My lips stuck together. I pressed my tongue against them and slowly peeled them apart. Dry skin flaked off as I opened my mouth; it burned. I slid my tongue across them and lubed them up. I tried to protest the party, but Clay had already left to get me that new drink. I nodded to myself and pushed my straw to the corner of my glass, reaching for some watered-down whisky.
“I’ll see you in the bathroom,” the same blonde woman whispered as she walked by.
I watched her move to the bathroom. Her pasty white skin tightly wrapped around her showing bones that poked at the outside like they were ready to rip through at any second.
“Excuse me,” I said as I left the table.
I looked around and spotted the woman entering the single bathroom. My blurry sight focused. I no longer felt drunk but nervous, excited. My pants swelled as I opened the door to the bathroom, expecting a half-naked chick with her legs open, ready to fuck. No one was there. I reached down to my sock and pulled out a little baggie. There was something written on it in black sharpie. It said:
You’re a rockstar now!
“Thats the expensive stuff,” Clay said as he came into the bathroom. “None of that fluorescent light bulb meth shit you usually put up your nose.”
He pulled a key from his back pocket. Then he grabbed the bag and squeezed it open, just wide enough to stick the key in. He dipped it and put a large mound close to my nose. I held my left nostril and sucked in as hard as I could. It ran up quick and hit the back of my throat.
“Thanks, “ I mumbled.
“I’ll hold onto this, just until later,” Clay said, putting the baggie in his pocket.
A Xanax and a few shots of whiskey get me singing louder than Marvin Gaye; Clay knew that. My nostril was numb, the chemicals absorbing into my mucus. I sucked in and swallowed whatever shit I could. My heart skipped a few beats, then got faster. I felt the drugs race down my numb throat. I tasted my mother's soft boiled potatoes. I could see the fresh cream butter melt as she rubbed it over them. I heard her husk fragrant corn freshly picked from our backyard.
“Hey, get up,” Clay said, lightly slapping my face.
I was looking face down at the bathroom floor. The cold tile felt good. My eyelids were slow to open, and my body was like liquid. Clay grabbed me by my jacket and pulled me up in one smooth motion. I found the ground with my feet but grabbed onto the sink for balance. Clay splashed water onto my face. I stood there looking at myself in the mirror. Clay came up from behind me and rested his large hands on my shoulders. He stared right into the mirror.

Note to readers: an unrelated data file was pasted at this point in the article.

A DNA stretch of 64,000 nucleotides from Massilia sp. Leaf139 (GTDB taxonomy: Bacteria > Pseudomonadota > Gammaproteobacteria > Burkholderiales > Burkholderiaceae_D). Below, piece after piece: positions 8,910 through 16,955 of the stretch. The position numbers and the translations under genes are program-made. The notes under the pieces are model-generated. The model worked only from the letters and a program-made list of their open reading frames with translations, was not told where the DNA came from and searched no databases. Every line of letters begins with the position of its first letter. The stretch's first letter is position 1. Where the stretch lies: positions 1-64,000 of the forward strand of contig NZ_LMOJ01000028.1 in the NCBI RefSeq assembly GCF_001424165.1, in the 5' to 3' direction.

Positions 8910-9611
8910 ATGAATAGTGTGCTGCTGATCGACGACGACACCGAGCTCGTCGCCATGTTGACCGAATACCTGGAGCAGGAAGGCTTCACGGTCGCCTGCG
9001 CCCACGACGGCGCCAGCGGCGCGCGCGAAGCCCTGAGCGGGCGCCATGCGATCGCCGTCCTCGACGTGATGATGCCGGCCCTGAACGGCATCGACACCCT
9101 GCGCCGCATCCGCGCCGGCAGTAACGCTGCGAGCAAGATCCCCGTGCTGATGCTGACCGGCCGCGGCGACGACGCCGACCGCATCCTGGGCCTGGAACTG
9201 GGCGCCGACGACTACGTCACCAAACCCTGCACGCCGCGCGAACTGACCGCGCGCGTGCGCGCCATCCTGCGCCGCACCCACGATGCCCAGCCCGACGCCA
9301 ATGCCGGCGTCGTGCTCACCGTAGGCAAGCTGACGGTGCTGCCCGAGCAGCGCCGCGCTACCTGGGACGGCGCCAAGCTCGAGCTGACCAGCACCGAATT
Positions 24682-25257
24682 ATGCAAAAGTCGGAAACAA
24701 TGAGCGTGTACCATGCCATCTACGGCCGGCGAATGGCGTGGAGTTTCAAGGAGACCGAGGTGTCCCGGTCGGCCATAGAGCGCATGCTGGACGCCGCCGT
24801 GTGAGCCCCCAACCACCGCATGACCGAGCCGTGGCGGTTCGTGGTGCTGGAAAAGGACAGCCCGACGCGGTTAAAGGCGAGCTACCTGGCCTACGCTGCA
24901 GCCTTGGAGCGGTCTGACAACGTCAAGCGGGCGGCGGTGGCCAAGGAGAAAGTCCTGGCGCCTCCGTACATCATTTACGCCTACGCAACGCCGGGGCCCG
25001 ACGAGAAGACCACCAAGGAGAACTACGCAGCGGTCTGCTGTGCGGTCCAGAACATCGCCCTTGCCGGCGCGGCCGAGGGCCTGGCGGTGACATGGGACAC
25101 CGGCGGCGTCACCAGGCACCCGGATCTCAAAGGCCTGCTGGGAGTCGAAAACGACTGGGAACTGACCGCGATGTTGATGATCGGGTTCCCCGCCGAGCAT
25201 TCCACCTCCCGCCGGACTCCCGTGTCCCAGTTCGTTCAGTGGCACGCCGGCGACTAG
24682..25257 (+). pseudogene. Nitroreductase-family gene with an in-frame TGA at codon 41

“We made it. No more tour buses, no shitty bars. We sold out Madison Square fucking Garden. You need to be in decent shape.” He was staring right into my eyes. “There are people out there that need to see you function. Let’s go, I’ll grab you another drink.”
I left the bathroom and stumbled to our table. The man next to me tried talking to me about which show I was most excited for. I turned and looked at him with my eyes half-open and tried to mumble "go fuck yourself."
Another glass of whiskey was dropped in front of me. My eyes couldn’t stay fixed on it. I grabbed it and brought it close to my mouth, but it slipped and shattered on the ground.
“Let’s go,” Clay said. He grabbed my right arm and started dragging me towards the exit.
My head fell on the table and I stuck my tongue out to catch some of the spilled whiskey.
“Now.” Clay grabbed my arm again.
The suits laughed, the dresses looked away.
They don’t know where I’m from.
I could barely hold myself up as he pulled me through the glass doors. There was a black car waiting for us. I stopped.
“I want to go home,” I said.
Clay turned around. “We’re just going to one more party, then I’ll take you right back to your apartment.”
“I want to go back to Idaho.” I was slurring my words. “I’m done.”
Clay turned around, walked to the car, and opened the back door. He stood with his back towards me in silence. I was scared. Clay had a bad anger.
“That just isn’t possible,” he said, letting out a quick laugh.
“I don’t care, I need to go home,” I mumbled. My pathetic eyes filled with water. I was a child.
His eyes were narrow. Clay used to tell me we would be big someday.
“Now get in the fucking car,” he growled.
I thought about hailing a taxi straight to the airport. I thought about buying a one way ticket to Idaho. I didn’t.
“Everyone’s waiting for you,” he spoke softly.
I moved slowly towards the black van and stepped in. I felt like I was in my beat up pickup truck waving bye to my mom as I left for the pond to catch some trout. Ice cold beers and clear skies. I saw Clay take out the baggie.
“Are you ready for tonight’s show?”
Jordan Anderson is a writing student at New York University living in Brooklyn, New York. By night he cooks for strangers in a West Village restaurant.